Aliou Cissé wants to aim high with his “Lions of Tiranga” at the World Cup in Qatar. “We know that we have a big task ahead of us, but we will do our best to make our people and our continent proud,” the national coach of African champions Senegal told DW. The 46-year-old was a player in the team that advanced to the quarter-finals in 2002 in Japan and South Korea when Senegal made it to the World Cup for the first time. Cissé and his team now want to trump this surprise coup in the country’s third World Cup appearance after 2002 and 2018.
Senegal will initially play in Group A against the Netherlands, hosts Qatar and Ecuador. “We have ambitions at this World Cup,” emphasizes Cissé. “But we have to think game by game. Our goal is to get through the group first. If we’re in the knockout games then we’ll have enough experience to have a say in the tournament.”
African champion with great team spirit
At the 2018 World Cup in Russia, Senegal narrowly missed out on the round of 16. At the end of the group stage, the team was tied in points and goals with Japan in second place behind Colombia and the direct duel between the two teams also ended in a draw. Therefore, the fair play rating ruled in favor of Japan. The “Lions” had received more yellow cards than the Japanese in their three group games.
Last February, the national team of Senegal triumphed around its star, FC Bayern professional Sadio Mané, for the first time at the Africa Cup. Ex-national player El Hadji Diouf has a lot of confidence in what is currently the continent’s strongest team at the World Cup in Qatar – not least because it is being led by his former team-mate and captain Cissé. “Aliou is not just a coach, he is a born leader,” Diouf told DW. “The whole country is behind this team and they want to make it one of the best teams in the world.”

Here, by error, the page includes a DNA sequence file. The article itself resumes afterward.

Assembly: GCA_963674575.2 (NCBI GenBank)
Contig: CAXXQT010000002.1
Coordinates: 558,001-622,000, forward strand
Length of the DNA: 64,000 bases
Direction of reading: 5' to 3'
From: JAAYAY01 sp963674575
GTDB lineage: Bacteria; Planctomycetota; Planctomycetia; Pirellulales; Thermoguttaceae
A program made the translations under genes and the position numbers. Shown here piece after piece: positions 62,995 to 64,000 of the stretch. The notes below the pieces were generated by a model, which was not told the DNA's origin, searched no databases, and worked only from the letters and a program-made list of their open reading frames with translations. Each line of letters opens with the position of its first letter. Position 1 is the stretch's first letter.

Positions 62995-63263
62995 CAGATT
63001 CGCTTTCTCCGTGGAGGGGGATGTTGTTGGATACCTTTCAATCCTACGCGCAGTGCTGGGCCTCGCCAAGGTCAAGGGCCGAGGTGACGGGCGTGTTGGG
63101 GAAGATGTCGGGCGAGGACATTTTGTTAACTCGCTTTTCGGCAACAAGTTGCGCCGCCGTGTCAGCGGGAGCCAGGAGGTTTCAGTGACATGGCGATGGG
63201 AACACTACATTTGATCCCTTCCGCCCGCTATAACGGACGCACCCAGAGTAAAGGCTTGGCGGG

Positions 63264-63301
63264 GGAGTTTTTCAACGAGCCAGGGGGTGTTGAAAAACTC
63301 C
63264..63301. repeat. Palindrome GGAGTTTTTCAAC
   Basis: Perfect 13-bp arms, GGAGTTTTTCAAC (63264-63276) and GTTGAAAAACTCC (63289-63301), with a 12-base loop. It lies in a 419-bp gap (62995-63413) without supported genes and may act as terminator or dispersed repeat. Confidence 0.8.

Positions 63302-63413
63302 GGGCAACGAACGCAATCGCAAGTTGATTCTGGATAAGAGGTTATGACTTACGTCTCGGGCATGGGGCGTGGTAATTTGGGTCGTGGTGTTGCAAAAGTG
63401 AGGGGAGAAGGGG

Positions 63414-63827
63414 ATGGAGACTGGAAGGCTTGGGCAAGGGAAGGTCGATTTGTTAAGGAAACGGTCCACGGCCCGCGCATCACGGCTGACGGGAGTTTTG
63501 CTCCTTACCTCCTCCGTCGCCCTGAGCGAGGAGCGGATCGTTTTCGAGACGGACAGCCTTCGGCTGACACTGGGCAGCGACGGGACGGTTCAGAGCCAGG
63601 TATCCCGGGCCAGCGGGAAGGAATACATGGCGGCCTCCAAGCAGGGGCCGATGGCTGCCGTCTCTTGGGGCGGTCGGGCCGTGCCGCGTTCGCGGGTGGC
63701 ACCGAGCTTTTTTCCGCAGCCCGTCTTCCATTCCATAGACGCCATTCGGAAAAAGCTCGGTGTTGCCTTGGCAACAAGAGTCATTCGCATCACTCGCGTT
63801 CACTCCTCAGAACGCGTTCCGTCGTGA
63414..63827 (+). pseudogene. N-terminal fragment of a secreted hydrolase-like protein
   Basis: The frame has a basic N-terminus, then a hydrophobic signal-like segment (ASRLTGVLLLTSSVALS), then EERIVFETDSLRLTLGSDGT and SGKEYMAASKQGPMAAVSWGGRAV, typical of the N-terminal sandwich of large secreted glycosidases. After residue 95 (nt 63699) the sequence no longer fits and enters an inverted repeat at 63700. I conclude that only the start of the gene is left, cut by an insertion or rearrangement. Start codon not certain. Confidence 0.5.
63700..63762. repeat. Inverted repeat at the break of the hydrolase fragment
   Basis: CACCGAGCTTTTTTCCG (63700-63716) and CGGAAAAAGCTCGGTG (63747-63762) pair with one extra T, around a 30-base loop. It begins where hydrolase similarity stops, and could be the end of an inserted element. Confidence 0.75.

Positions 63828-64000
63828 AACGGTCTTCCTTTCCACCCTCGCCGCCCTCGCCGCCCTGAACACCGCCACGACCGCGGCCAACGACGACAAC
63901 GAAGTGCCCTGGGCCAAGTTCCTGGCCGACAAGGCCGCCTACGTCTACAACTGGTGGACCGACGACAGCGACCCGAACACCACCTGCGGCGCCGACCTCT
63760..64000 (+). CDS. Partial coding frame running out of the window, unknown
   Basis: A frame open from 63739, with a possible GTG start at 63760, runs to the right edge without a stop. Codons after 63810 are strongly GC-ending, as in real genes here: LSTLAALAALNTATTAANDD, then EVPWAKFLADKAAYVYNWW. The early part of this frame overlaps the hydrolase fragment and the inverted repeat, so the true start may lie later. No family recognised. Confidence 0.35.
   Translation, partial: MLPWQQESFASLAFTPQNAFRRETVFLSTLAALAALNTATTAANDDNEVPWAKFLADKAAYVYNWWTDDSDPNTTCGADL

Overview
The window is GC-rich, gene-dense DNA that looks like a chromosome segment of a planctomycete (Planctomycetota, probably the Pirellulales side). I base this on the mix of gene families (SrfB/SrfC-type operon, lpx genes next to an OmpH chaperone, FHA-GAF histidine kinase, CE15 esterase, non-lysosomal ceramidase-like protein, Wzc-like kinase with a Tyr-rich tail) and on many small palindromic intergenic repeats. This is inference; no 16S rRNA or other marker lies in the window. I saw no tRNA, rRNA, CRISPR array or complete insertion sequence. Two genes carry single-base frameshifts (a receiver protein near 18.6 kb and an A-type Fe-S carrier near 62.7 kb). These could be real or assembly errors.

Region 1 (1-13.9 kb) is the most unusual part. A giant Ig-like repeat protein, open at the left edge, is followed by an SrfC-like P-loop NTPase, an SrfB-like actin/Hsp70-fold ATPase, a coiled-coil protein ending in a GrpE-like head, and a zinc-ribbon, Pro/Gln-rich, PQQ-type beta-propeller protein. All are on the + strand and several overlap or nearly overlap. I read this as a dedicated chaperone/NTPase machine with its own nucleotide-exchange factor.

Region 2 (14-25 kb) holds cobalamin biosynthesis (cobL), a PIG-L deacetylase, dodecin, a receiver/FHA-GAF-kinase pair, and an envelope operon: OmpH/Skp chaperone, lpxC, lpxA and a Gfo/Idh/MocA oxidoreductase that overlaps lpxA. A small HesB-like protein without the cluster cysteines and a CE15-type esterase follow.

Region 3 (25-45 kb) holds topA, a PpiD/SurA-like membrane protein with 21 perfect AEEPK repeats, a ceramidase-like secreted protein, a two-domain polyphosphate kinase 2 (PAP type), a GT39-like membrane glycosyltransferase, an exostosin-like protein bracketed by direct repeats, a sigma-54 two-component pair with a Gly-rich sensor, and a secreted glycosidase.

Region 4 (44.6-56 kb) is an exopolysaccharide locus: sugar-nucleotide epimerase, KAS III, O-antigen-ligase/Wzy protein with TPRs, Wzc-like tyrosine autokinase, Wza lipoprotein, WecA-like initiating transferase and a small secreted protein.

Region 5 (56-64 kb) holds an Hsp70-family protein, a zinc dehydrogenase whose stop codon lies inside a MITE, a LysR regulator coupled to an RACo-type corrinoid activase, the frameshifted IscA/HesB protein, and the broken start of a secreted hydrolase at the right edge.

The triumph at the Africa Cup in their own country has brought the national team even closer together. “We are a closed unit, a family, everyone plays for everyone,” captain Kalidou Koulibaly told DW. “That’s the spirit that we bring everywhere. We have to represent the Senegalese flag when we play. At the World Cup, we want to show the whole world that we’re a great team – the best in Africa and one of the best in the world. “
Mané – a humble star
If the team wants to go far at the World Cup, superstar Sadio Mané has to be at his best. Senegal’s most famous footballer has had an eventful and successful year. In the Africa Cup of Nations final against Egypt, he missed a first-half penalty but then became a hero, converting the final penalty in the shoot-out.
The repeat of the duel against Egypt – at the end of March in the third round of the World Cup qualification – was only decided on penalties. And again it was the nerve-racking Mané who put the last penalty in the net and thus secured Senegal’s World Cup ticket to Qatar. At the end of July, Mané was named Africa’s footballer of the year for the second time since 2019. At that time, the 30-year-old had already switched from Liverpool FC to German record champions FC Bayern for a transfer fee of more than 30 million euros.
The recent successes have not gone to their heads, either Mané or the Senegal national team, Abdoulaye Thiam, a journalist with the Senegalese newspaper Sud Quotidien, told DW. “One of the team’s greatest strengths is the humility embodied by Sadio Mané. He’s a star but always keeps a level head.”
Senegal’s ex-star Diouf, twice Africa’s footballer of the year, is enthusiastic about Mané and sees parallels to his own role: “The greatest thing we have in common is our love for our country. We want to make the population happy. We want role models for them young generation. It’s not just about talent, it’s a matter of the heart.”
Semi-finals, finals, titles?
After reaching the quarter-finals of the 2002 World Cup, a dry spell followed: the Senegalese team failed to qualify for the World Cup three times in a row. It took almost two decades to build up a powerful team again. Before the World Cup in Qatar, Senegal is in 18th place in the FIFA World Cup rankings, making it the best-placed African country in the past four years.
“We want to prove to the world that we are capable of reaching the semi-finals or the final or even winning the World Cup,” Augustin Senghor, president of the Senegalese Football Association, told DW. “If any African country can have this mission, it’s Senegal.”
This article was transcribed from English by Stefan Nestler.